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Day 86: Greyhounded

Spent the day travelling up through Georgia pressing northwards towards Virginia. As we travelled, my mind turned to three things; Architecture, Americans, and Greyhound buses.

I HATE GREYHOUND BUSES. The entire company seems to be made up of the most inept, unhelpful, disrespectful, useless bunch of po-faced morons on the planet. The seven plagues of Egypt wouldn’t be enough to wish on these cretins, these people-hating, slothful, discourteous rotters with about as much idea about customer service as an inebriated cockroach has about food hygiene.

I just wanted to get that off my chest.

Now it’s no great secret that British people like to make out like Americans are stupid. I always bristle when I hear some pompous Brit going on about how stupid the Yanks are, especially in the face of the omnipresent anti-intellectual chav culture that seems to so enthral modern youth and the triumph of the moron celebrity, whose every inaction is lapped up by a ravenous magazine-buying public more interested in where Kerry Katona buys her beans than what’s actually going on in the world. In short, British people can be morons too. We just don’t make films about the fact. Most of the Americans I have met over the last few weeks have been some of the smartest, most articulate, worldly and friendly people I have ever encountered.

[Having said that, when I was in Fort Lauderdale, I did meet a girl from Athens, Georgia (ring any bells?) who hadn’t heard of REM. Seriously. I almost fell off my chair. That’s like me saying The Beatles? Who?]

But for the main part, most of the Americans that I met are as appalled as we are that the most powerful country in the world was run for eight years by a man who couldn’t win a battle of wits against a pretzel. But now that the face of America is a hip fresh-faced gunslinger from Chicago – I mean, he’s one of only five Presidents that are officially cool (the others being Jefferson, Lincoln, Teddy Roosevelt & JFK) – I reckon that an overhaul of our condescending attitude towards Americans is long overdue.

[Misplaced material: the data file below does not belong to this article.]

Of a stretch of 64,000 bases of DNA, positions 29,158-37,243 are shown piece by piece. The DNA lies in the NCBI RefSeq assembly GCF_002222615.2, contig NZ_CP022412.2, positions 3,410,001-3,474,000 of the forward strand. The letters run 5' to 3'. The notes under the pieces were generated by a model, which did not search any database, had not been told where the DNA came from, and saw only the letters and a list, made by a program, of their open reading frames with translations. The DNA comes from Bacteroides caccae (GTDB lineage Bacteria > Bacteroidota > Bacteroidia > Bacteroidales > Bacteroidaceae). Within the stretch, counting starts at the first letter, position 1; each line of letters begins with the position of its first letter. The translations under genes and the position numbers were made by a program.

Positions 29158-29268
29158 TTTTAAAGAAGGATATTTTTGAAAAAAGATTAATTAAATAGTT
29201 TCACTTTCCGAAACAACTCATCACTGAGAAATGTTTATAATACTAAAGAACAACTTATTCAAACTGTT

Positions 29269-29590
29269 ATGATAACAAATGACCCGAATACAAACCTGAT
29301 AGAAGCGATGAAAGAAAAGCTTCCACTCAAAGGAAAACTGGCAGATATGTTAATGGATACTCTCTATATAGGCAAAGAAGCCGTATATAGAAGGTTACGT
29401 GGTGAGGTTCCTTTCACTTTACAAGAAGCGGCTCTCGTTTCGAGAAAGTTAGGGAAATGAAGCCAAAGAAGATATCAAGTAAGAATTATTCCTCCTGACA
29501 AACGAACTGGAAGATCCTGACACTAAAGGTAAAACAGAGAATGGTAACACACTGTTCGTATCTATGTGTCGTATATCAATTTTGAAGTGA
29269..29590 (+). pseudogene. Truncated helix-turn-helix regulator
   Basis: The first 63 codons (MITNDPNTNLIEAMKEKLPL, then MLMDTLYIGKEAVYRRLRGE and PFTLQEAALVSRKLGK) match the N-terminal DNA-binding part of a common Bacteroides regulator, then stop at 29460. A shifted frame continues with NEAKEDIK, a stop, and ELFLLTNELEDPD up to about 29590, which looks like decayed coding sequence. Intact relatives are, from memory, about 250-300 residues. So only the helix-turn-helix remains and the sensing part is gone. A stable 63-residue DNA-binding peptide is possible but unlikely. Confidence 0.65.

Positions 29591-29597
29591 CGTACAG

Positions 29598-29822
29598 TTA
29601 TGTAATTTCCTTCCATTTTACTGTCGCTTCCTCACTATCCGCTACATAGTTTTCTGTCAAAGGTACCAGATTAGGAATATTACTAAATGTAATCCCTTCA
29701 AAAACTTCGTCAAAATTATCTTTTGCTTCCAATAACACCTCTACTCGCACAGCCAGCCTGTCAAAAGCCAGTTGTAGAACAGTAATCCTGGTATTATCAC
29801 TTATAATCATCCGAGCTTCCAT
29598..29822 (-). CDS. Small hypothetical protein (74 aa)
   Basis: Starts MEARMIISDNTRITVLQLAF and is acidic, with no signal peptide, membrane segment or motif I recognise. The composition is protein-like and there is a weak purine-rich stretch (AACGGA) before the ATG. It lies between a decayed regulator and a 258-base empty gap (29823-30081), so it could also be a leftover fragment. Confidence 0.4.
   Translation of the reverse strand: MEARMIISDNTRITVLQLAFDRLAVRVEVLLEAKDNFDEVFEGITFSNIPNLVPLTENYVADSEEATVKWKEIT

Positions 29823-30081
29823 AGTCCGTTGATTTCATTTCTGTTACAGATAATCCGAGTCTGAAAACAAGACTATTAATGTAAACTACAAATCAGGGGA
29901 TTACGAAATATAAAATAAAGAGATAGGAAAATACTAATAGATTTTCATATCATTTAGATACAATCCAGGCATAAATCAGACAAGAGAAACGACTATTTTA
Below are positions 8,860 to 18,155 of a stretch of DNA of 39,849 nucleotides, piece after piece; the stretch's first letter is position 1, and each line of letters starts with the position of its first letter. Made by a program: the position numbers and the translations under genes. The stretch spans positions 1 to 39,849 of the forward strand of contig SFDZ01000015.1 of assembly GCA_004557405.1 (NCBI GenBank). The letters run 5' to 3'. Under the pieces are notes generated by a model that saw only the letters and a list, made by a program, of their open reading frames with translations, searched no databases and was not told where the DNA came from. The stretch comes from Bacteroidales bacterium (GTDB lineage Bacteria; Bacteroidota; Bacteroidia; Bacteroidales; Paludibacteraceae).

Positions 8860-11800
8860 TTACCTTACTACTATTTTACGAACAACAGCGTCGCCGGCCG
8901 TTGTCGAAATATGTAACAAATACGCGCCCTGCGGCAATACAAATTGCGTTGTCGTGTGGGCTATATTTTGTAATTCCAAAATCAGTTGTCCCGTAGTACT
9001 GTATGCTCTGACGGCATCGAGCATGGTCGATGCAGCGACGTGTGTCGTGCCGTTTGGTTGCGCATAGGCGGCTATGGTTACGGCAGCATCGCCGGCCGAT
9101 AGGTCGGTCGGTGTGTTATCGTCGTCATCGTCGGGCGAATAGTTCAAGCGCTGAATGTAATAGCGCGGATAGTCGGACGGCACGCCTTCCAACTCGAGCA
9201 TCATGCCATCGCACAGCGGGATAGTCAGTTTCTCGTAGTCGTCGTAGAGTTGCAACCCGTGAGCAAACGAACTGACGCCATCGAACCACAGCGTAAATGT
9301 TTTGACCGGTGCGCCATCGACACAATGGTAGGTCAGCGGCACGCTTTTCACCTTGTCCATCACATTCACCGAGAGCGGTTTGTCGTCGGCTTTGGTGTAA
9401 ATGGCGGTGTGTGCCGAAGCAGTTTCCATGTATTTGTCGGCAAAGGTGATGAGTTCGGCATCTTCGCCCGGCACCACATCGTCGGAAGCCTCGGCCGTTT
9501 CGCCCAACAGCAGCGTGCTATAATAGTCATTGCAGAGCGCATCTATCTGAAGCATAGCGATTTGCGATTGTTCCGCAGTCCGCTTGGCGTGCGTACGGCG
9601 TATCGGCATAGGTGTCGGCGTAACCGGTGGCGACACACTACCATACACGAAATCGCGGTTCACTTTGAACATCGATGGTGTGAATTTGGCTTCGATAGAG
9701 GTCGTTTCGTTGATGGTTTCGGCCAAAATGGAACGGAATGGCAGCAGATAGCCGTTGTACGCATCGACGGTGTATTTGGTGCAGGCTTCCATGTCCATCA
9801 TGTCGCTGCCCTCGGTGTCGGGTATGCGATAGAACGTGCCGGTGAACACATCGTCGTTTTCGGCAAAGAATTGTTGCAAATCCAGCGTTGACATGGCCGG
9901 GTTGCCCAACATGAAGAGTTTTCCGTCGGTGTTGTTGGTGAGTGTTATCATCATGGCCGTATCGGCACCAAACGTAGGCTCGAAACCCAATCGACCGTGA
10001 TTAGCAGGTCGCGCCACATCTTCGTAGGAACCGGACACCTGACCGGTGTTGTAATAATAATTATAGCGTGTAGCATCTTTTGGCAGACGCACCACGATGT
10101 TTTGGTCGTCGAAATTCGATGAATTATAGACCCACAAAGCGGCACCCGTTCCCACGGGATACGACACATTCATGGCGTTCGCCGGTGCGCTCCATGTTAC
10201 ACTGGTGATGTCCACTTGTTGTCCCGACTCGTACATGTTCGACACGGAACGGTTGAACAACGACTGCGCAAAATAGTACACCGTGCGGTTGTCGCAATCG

So on we drove through South and then North Carolina… looking out the window, all I saw were boxes. All along the freeway – box after box after box. The names changed, but the boxes remained the same. Best Buy, Pets Mart, Starbucks, Arby’s, Home Depot, CVS Pharmacy, Wendy’s, Pre-Owned Sales, IKEA, Rentacar, HT Fitness, Multiplex Movie Theatre, Late Nite Comedy, 1-800-Lawsuit, Budweiser, Denny’s, Pizza Hut, Waffle House, Taco Bell, Wing Shack, Subway – all in warehouses and sheds. There was a Pentecostal church in a warehouse. A funeral directors in a metal shed. Now, if I was the wonderful wizard that conjured up the entire universe one wet Sunday afternoon, I would be quite offended if my flock turned up to extol me in a box. I would smite them good and proper. And after they had been smote, I would teach them how to build BUILDINGS again, because we seem to have forgotten.

Is this the future then? A concrete highway flanked by concrete boxes staffed by unenthusiastic teens and owned by faceless Cayman tax-dodgers? Functional, not beautiful, no chance of escape… no individuality, no personality, no innovation, no alarms and no surprises. How sad.

How very… how should I put this America…? How very communist of you.